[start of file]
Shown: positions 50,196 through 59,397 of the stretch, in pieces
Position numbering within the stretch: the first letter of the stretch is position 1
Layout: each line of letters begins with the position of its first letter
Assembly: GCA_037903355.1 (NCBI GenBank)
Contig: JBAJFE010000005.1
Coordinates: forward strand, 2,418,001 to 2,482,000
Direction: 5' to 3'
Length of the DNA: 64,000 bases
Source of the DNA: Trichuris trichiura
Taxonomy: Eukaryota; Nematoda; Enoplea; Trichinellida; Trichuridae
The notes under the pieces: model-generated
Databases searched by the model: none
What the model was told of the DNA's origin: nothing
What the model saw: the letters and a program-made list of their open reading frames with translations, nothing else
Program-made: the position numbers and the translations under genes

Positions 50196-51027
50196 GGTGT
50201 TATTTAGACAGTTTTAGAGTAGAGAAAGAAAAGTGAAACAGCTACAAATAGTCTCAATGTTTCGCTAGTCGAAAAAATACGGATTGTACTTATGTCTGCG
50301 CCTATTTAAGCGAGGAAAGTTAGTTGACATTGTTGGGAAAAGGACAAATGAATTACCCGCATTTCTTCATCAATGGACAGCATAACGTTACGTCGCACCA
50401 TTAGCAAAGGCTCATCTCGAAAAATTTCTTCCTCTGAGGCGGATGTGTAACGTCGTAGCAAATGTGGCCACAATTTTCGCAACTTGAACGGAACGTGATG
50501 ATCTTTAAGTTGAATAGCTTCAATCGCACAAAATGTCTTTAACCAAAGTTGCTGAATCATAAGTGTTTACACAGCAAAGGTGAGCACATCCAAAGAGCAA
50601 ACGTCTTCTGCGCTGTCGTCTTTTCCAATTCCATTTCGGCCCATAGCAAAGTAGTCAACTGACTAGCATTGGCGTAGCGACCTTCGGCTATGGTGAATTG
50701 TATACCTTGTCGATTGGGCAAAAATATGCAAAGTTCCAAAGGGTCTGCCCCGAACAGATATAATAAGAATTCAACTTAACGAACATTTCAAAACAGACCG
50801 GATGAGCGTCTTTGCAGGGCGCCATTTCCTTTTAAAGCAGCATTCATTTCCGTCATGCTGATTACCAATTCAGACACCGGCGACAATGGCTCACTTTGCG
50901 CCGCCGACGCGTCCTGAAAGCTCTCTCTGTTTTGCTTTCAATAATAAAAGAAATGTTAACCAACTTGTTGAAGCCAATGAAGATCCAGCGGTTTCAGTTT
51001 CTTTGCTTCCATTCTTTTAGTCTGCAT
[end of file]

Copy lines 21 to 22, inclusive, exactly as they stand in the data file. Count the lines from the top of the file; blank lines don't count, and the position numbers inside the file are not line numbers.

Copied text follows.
50501 ATCTTTAAGTTGAATAGCTTCAATCGCACAAAATGTCTTTAACCAAAGTTGCTGAATCATAAGTGTTTACACAGCAAAGGTGAGCACATCCAAAGAGCAA
50601 ACGTCTTCTGCGCTGTCGTCTTTTCCAATTCCATTTCGGCCCATAGCAAAGTAGTCAACTGACTAGCATTGGCGTAGCGACCTTCGGCTATGGTGAATTG